Follow All the Science, Kratom
.It’s puzzling that the leaves of a tropical evergreen consumed for centuries and used to treat a myriad of ailments could cause such controversy, but Kratom has had a very bumpy ride in the US media.
Despite an abundance of information from countless legitimate scientists and experts, the FDA has been trying to demonise Kratom for years and wants it to be listed as a Schedule 1 Substance (making it impossible to purchase legally). Fortunately they didn’t consider the backlash from the multitude of supporters who have been happily consuming the substance for years and using it to treat a range of issues from mood-related problems and pain management, to improved focus and substance withdrawal. So far, efforts to eradicate Kratom have failed, but it’s a constant cause for concern to those that rely on it as an alternative to harmful pharmaceutical medications.
In 2016 a petition supporting Kratom attracted 142 000 signatures in the US alone and 26 000 Americans pleaded with Trump to keep the plant legal. Some 1 175 doctors, vets, scientists and law officials told the American Drug Enforcement Agency (DEA) that they thought the banning of Kratom would be a bad idea that could worsen the ‘Opioid Crisis’ and 62 US Senate members on both sides of the political divide agreed with them.
In response to a major online public survey, a whopping zero per cent of all Emergency Health Care Professionals, EMTs and First Responders supported a ban on Kratom and many health care workers reported personally knowing people that had used Kratom to ease the withdrawal from opioid painkillers and heroin; which kill thousands every day. It’s been used successfully in rehabilitation and drug recovery settings as an alternative to opioid replacement therapy and zero deaths have ever been proven to be caused by Kratom alone.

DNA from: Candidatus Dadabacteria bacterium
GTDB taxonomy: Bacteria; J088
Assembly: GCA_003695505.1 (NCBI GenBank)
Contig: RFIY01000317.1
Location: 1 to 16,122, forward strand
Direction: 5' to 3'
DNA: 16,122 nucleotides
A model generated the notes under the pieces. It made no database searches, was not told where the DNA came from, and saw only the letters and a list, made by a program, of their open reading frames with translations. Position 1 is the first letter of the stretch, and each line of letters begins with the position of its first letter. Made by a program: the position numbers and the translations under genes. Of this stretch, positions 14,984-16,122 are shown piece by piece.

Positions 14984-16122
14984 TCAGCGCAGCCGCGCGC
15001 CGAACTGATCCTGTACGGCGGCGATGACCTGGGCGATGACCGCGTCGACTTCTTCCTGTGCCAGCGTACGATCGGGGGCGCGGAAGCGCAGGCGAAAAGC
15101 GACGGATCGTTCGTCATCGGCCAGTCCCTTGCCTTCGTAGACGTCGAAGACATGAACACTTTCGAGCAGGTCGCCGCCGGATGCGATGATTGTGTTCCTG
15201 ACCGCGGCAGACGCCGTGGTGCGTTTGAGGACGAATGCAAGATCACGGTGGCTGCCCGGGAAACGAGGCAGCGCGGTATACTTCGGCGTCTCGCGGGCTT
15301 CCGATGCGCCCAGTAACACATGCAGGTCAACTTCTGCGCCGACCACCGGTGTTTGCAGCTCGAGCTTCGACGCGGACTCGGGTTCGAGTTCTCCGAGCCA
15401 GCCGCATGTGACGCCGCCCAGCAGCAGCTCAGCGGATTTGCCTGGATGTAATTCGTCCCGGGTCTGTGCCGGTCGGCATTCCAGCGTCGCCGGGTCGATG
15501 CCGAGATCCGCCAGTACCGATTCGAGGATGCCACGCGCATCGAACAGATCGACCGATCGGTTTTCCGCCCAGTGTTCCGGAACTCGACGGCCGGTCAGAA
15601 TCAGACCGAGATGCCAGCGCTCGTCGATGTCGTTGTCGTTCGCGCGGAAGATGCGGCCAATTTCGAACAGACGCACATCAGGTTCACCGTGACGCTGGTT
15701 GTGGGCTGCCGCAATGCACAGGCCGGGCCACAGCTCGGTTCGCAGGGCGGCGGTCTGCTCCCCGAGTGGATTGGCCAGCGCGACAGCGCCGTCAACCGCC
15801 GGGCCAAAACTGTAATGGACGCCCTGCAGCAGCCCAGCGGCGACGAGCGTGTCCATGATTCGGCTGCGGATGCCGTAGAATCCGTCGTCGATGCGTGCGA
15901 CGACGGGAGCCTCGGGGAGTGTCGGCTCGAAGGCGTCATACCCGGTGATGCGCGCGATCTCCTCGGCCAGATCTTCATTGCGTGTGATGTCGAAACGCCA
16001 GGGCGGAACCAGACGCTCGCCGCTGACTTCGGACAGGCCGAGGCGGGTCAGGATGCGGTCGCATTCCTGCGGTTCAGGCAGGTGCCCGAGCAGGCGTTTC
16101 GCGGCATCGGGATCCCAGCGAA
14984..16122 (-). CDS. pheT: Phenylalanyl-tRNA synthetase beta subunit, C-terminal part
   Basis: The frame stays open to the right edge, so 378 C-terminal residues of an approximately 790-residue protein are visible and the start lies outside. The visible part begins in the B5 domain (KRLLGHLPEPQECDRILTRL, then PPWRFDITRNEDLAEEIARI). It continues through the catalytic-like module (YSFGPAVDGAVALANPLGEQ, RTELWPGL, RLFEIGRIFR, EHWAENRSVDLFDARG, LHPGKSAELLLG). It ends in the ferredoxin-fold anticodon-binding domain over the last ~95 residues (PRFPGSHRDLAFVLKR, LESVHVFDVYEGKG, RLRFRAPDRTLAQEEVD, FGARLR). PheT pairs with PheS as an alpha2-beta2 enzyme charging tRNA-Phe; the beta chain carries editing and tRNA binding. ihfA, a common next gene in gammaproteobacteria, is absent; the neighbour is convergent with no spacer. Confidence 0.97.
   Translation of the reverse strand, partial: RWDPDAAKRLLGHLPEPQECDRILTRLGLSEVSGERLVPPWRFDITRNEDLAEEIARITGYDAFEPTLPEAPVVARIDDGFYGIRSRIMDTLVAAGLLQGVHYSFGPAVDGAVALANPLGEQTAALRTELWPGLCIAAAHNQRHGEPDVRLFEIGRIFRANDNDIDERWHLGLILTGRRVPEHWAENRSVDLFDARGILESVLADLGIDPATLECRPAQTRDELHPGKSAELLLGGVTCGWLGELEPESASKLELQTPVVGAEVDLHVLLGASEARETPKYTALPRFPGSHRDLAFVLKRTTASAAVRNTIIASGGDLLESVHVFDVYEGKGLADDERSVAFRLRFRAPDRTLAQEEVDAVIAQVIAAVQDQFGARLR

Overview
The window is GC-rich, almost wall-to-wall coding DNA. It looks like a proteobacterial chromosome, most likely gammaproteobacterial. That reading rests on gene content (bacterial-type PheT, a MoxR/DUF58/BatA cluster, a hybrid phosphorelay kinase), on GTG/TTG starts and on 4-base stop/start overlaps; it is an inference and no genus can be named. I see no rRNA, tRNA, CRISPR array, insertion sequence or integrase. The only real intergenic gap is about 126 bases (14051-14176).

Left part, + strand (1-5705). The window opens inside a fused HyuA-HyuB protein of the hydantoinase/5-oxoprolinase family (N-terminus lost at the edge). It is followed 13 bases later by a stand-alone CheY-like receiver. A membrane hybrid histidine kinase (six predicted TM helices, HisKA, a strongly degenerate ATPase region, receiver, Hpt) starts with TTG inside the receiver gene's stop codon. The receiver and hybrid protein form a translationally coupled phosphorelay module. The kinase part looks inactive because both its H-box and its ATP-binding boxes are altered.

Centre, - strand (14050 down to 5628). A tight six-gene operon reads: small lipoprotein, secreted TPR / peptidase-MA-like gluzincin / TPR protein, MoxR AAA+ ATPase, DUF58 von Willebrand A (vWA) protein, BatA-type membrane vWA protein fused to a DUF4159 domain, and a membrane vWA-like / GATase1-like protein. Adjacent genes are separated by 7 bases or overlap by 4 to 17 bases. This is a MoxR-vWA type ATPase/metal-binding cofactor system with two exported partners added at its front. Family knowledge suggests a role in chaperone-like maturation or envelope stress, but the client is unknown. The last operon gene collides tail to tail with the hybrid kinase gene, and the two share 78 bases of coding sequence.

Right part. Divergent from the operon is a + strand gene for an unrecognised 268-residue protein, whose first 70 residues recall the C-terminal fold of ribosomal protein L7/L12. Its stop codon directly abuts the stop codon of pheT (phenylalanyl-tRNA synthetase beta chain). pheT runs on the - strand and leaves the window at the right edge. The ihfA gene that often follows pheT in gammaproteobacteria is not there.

The media likes to portray Kratom as “just another opioid”; as dangerous as oxycodone, fentanyl and all the other incredibly potent pharmaceutical painkillers that are destroying so many lives. This is simply not true. Opiates and opioids are derived from the poppy plant and Kratom comes from a tree that has absolutely nothing in common with the poppy. It’s closest botanical relative is the humble coffee tree. Kratom is not an opioid but it works by binding to some of the same receptor sites in the brain, similarly to chocolate, coffee, exercise and even human breast milk.
Research by Dr. Jack Henningfield, Ph.D, states that Kratom’s potential for abuse is no greater than other widely used unscheduled substances like nutmeg, hops, St. John’s wort, chamomile, guarana, and kolanut. When used respectfully and with some common sense it’s unlikely to cause any unwanted long term effects.
As is the case with many other natural substances, more legitimate research studies and focused clinical trials are always needed to learn as much as possible, but to supporters from varying backgrounds and cultures all over the world, Kratom seems to be a safe natural alternative that could be beneficial to many, many people.